- Students & Postdocs
- Education & Outreach
- About JILA
Analog Optoelectronic Independent Component Analysis for Radio Frequency Signals
This thesis addresses the problem of blind source separation of signals at radio frequencies. Independent component analysis (ICA), which includes a second-order decorrelation followed by a fourth-order decorrelation, uses signal independence to estimate the original signals from the received mixtures. Until now, ICA has been applied to many applications at or below audio frequencies. The work presented here demonstrates that an optoelectronic implementation using the parallel processing nature of dynamic holography can overcome the computational difficulties associated with algorithmic implementations of ICA.
The holographic nature of a photorefractive crystal combined with the non-linearity of an electro-optic modulator in a feedback loop can be described by a nonlinear dynamical equation. The dynamics can be cast in the form of Lotka-Volterra equations used to study the dynamics of competing populations of species. Although this analogy with the animal world is interesting, the dynamical equation associated with the fourth-order decorrelation system is fascinating. The statistics associated with the original signals, rather than an external potential, determine the dynamics of the system. In particular, the system is multistable, metastable, or monostable depending on whether the probability density functions of the original signals are sub-Gaussian, Gaussian, or super-Gaussian, respectively. The multistable solution, which occurs for sub-Gaussian signals, provides the winner-takes-all behavior required to separate signals. This ability to separate sub-Gaussian signals is advantageous since signals modulated on a sinusoidal carrier are sub-Gaussian. The fourth-order decorrelation system achieves greater than 40 dB signal separation on 200 MHz single-frequency sine waves and greater than 20 dB signal separation for 10 MHz bandwidth signals. The system performance is degraded by 10 to 20 dB when mixed electronically due to imperfections in the mixing circuitry.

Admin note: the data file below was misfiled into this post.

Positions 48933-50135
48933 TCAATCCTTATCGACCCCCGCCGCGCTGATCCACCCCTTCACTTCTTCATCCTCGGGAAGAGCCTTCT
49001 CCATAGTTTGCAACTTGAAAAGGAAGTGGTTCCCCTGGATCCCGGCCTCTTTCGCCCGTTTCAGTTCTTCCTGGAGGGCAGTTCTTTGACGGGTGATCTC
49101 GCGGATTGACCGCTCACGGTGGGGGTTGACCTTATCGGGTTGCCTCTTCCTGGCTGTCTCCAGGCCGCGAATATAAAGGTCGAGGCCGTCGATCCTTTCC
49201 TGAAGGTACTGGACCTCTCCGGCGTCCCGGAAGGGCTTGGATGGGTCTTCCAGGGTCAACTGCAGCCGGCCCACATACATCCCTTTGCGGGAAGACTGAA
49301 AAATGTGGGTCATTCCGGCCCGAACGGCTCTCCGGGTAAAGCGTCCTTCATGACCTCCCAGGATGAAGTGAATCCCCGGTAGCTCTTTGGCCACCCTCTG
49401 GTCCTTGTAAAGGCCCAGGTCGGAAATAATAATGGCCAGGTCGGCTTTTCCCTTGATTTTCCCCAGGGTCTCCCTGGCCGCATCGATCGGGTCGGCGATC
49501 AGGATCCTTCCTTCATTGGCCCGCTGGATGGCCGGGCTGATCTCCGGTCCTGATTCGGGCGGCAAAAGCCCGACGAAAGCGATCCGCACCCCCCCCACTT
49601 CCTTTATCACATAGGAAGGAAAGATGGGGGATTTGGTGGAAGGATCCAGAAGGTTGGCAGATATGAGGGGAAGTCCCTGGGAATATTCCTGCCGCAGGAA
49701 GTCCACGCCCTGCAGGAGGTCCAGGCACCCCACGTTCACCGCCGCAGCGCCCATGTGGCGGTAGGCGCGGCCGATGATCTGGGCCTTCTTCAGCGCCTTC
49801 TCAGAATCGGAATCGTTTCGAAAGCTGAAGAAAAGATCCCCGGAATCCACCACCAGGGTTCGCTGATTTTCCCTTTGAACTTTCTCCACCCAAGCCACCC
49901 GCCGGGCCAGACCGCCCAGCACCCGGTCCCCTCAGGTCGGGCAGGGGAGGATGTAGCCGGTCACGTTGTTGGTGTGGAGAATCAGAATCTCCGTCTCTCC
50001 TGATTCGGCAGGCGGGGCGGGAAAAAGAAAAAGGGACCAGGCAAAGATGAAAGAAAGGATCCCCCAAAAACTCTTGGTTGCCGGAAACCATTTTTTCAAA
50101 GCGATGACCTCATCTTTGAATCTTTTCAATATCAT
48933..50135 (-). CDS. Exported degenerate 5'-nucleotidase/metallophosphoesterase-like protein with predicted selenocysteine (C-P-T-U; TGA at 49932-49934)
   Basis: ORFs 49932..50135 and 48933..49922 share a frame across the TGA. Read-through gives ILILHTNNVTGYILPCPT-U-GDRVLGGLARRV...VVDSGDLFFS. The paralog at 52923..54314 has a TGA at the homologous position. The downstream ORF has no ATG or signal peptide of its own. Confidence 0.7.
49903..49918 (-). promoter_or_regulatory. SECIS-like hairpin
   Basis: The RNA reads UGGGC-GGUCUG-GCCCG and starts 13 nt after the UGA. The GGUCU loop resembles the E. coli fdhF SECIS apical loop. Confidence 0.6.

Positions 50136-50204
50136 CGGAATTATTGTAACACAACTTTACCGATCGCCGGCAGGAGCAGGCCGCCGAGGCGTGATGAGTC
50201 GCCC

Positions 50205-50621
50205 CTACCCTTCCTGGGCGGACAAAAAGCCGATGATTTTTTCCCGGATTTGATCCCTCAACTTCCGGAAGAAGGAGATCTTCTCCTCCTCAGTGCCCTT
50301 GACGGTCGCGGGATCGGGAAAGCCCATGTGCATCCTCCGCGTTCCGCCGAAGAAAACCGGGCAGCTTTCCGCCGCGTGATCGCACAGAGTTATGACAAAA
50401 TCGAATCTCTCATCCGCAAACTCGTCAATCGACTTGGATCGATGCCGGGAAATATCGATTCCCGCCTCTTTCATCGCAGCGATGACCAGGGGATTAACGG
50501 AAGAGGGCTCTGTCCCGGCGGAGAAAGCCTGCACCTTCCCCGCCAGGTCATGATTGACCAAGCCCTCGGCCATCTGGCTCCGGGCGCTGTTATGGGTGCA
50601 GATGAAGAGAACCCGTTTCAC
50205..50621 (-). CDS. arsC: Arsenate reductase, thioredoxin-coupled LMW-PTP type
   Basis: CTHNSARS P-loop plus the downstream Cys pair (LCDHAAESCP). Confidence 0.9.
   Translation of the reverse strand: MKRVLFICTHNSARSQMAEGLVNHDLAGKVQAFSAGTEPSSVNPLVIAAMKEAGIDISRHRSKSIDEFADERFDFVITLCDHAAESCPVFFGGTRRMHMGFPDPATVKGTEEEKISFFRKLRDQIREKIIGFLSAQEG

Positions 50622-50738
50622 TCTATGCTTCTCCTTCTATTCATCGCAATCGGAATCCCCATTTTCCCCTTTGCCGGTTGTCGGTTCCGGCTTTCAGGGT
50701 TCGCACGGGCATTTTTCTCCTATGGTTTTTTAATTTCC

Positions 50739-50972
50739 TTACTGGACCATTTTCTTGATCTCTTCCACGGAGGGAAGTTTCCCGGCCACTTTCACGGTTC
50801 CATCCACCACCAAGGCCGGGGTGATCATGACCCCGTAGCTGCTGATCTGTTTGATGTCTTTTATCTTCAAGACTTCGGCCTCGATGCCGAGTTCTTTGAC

The development of a broadband electro-optic modulator capable of modulating to, at least, twice the half-wave voltage was instrumental to achieving radio frequency blind source separation. This compact 532 nm Lithium Niobate modulator has a 300 MHz bandwidth and a half-wave voltage of less than 16 V. To our knowledge, this is the only free-space modulator capable of this modulation depth.
This thesis also advances the theoretical work in the area of optoelectronic signal processing. Three of the main contributors to signal separation degradation are studied to aid in the characterization and improved performance of the fourth-order decorrelation feedback loop. The fourth-order decorrelation system requires a preprocessor, which orthogonalizes the input signal mixtures. The theoretical framework of an optoelectronic system that performs principal component analysis (PCA), one method of orthogonalizing the signal mixtures, is also presented.
The PCA feedback loop looks identical to the fourth-order decorrelation feedback loop, except the electro-optic modulator is used in its linear regime while the photorefractive gain saturates. Because of the physical similarity of the two optoelectronic feedback loops, our hope is that modular designs will aid in the application of this technology to the telecommunications arena.